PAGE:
Eugen Bleuler’s Dementia Praecox oder Gruppe der Schizophrenien1 was published 100 years ago, in the summer of
1911, but was not translated into English for almost 40
years. When it became available in 1950, as Dementia
Praecox or the Group of Schizophrenias,2 it was widely
read (reprinted 5 times in rapid succession3) and powerfully influenced the first diagnostic manuals developed
after World War II, the Diagnostic and Statistical Manual
Ó The Author 2011. Published by Oxford University Press on behalf of the Maryland Psychiatric Research Center. All rights reserved.
For permissions, please email: [email protected]
A. Moskowitz & G. Heim
This ultimately led to the development of the DSM-III,
published in 1980.12
For the diagnosis of schizophrenia, the neoKraepelinians, following Wing et al,7 relied heavily on the
teachings of the German psychiatrist, Kurt Schneider.8
Schneider argued that certain types of psychotic symptoms (so-called first rank symptoms) were strongly associated with schizophrenia. From the DSM-III through
the DSM-IV (and also in the ICD-9 and ICD-10), only
one of these symptoms (auditory hallucinations (AH)
commenting on one’s behavior or 2 or more AH conversing with each other or bizarre delusions—described primarily as delusions of control or thought-related
delusions) was required to meet the schizophrenia symptom criterion. However, it quickly became apparent that
such symptoms were not unique to schizophrenia, occurring frequently in other psychoses13 and in dissociative
disorders14 and that they had no particular prognostic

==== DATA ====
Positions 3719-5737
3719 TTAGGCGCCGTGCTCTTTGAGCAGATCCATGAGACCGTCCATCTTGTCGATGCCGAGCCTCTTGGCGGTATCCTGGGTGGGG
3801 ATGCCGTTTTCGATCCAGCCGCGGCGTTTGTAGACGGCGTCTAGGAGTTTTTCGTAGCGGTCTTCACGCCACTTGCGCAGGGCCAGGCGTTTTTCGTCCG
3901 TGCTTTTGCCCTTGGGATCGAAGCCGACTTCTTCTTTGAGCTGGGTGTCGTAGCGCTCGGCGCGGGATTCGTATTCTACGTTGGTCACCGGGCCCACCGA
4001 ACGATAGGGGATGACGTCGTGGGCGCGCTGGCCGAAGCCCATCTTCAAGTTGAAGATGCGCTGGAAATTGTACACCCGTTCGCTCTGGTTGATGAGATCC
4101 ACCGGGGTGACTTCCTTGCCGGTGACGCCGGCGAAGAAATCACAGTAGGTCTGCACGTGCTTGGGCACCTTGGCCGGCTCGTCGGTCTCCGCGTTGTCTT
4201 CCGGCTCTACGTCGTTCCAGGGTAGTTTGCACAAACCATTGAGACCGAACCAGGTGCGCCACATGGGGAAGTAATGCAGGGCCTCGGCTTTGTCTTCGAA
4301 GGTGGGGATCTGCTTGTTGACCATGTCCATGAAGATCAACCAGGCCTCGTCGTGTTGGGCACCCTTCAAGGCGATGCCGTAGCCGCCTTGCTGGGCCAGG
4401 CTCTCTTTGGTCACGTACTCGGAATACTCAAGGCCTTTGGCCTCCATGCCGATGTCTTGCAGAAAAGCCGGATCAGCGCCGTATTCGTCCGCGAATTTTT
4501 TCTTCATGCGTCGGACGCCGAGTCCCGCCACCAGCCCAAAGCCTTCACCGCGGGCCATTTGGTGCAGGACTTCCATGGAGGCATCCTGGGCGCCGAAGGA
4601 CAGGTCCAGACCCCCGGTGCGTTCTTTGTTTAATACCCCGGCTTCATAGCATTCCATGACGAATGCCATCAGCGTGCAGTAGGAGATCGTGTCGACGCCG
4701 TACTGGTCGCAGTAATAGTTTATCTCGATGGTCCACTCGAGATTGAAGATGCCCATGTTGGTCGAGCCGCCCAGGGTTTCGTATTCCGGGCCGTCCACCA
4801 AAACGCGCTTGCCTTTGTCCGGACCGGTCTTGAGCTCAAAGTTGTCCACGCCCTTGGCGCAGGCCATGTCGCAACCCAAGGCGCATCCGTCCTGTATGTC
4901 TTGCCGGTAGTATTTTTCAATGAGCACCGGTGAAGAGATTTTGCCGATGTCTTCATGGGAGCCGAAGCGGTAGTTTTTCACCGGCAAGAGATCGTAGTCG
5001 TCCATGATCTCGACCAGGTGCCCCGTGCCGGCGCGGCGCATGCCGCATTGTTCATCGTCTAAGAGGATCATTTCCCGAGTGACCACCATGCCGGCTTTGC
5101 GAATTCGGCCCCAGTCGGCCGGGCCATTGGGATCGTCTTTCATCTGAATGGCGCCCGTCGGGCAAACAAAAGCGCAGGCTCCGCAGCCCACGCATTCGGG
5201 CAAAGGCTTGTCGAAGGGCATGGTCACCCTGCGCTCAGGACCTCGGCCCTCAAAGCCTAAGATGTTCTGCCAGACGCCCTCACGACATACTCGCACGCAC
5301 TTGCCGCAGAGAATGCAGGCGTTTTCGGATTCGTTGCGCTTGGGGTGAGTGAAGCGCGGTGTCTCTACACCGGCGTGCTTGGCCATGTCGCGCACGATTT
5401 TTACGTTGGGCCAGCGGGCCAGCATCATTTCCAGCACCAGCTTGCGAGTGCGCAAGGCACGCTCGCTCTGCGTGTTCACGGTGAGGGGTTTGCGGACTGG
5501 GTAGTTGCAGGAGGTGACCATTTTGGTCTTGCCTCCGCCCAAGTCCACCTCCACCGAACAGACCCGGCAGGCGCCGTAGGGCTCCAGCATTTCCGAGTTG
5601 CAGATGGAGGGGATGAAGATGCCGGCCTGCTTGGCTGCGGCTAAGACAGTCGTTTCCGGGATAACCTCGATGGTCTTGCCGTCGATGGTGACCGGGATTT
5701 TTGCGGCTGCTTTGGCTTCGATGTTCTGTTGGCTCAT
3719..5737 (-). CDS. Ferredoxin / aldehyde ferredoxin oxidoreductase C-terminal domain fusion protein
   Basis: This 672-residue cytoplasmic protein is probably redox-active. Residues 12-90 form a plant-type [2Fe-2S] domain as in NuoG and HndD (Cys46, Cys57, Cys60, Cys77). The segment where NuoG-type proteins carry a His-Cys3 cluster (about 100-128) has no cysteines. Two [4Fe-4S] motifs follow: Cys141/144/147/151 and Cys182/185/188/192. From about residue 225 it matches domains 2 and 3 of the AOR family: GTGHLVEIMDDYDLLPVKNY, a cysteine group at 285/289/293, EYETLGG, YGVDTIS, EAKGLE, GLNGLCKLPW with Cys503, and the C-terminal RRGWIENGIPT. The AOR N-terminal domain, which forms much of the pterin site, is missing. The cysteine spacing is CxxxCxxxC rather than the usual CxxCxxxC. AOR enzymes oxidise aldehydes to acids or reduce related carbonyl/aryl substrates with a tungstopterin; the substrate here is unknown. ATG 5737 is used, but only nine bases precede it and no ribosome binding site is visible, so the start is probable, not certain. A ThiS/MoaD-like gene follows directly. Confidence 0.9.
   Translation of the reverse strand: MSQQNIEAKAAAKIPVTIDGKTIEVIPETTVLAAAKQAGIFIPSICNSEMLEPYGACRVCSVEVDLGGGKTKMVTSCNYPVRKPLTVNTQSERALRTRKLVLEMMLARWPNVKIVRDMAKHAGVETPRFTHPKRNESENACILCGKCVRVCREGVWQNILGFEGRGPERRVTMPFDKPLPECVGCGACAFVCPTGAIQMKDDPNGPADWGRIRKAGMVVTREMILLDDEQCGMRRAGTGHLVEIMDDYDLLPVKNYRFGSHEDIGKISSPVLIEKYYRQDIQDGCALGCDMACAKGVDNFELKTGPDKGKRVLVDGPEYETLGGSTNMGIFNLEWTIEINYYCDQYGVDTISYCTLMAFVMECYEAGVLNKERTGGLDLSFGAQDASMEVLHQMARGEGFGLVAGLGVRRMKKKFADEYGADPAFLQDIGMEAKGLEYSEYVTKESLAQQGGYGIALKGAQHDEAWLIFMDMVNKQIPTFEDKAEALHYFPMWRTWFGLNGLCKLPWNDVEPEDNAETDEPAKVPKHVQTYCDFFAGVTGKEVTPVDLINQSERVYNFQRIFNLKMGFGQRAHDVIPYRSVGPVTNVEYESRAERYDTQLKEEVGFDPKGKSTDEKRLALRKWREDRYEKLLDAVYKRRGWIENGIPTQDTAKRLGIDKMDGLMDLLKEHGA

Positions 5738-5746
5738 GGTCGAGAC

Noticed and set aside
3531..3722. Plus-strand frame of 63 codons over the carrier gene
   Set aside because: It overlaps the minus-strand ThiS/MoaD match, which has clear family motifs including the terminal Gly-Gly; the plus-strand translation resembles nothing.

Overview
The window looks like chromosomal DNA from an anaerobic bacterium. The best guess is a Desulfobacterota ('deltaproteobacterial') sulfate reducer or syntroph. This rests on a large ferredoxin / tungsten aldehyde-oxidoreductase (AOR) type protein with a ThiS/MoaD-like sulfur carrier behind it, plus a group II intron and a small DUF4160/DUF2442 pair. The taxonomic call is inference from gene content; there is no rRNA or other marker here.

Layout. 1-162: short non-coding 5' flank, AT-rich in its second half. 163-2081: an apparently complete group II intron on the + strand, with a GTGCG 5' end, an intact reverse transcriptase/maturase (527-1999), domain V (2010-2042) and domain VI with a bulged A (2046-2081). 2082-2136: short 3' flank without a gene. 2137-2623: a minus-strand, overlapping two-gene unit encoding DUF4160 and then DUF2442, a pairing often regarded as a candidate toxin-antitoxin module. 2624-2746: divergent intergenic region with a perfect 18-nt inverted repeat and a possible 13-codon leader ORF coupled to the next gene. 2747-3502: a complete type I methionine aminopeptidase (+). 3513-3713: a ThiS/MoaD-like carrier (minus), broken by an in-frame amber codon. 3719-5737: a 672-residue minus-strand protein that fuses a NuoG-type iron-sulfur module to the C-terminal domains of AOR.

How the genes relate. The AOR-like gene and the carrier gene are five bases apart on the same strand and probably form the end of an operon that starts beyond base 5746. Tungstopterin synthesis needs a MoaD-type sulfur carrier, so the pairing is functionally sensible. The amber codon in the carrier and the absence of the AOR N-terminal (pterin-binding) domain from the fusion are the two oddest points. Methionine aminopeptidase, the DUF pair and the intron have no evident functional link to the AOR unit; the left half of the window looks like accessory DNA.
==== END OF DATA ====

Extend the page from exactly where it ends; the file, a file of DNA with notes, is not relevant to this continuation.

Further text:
or predictive value.15 Even so, these first rank symptoms
continue to be emphasized in the diagnosis of schizophrenia. Only now, with the revision of the DSM-IV underway, are they likely to be eliminated, with the belated
recognition that these symptoms have ‘‘no unique diagnostic specificity’’ for schizophrenia.16 Nonetheless, the
DSM-5 committee continues to emphasize psychotic
symptoms for diagnosing schizophrenia, despite increasing evidence for their prevalence in other disorders such
at posttraumatic stress disorder (PTSD)17 and in the general population.18 Because of this, some have called for
the diagnosis of schizophrenia to emphasize cognitive
or negative symptoms more than psychotic symptoms,19
embracing a neo-Bleulerian perspective to temper some of
the apparent excesses of the neo-Kraepelinian school.20
In this context of shifting diagnostic sands and in
acknowledgement of the 100th anniversary of his most
important book, the time appears ripe for a reevaluation
of some of the central aspects of Bleuler’s concept of
schizophrenia. We begin by contrasting the largely inductive approach of Bleuler with the deductive approach of
Kraepelin—with regard to their working methods and
approaches to diagnosis. Then, we move to dispel 4
myths about Bleuler’s (1911) teachings: (1) that schizophrenia (‘‘split mind’’) meant a separation of thought
and affect instead of a schism of personality, (2) that Bleuler’s proposed core deficit of schizophrenia, a ‘‘loosening of associations,’’ referred narrowly to a thought
disorder instead of broadly to a psychological deficit,
(3) that Bleuler’s teachings could be accurately summarized under the rubric ‘‘4 A’s’’—for association, affect,
autism, and ambivalence, and (4) that Bleuler was
more influenced by Sigmund Freud’s teachings than
those of his great French competitor, Pierre Janet. We
will end by calling for, on this anniversary of Bleuler’s
book, recognition of the dissociative roots of his concept
of schizophrenia.
Kraepelin and Bleuler—Deduction vs Induction?
Emil Kraepelin initially began formulating his ideas on
psychopathology in 1883 and found himself ‘‘bewildered’’ by the ‘‘wide differences in terminology and conceptions’’ of mental disorders that faced him.10(p338) He
attempted to bring some order to these observations, and
the result was the first edition of his compendium of psychiatry (Kraepelin, 1883). From the beginning, Kraepelin
strongly emphasized a somatic/biological etiology of
mental disorders and strongly de-emphasized possible social or psychological causes.21 This may have been partly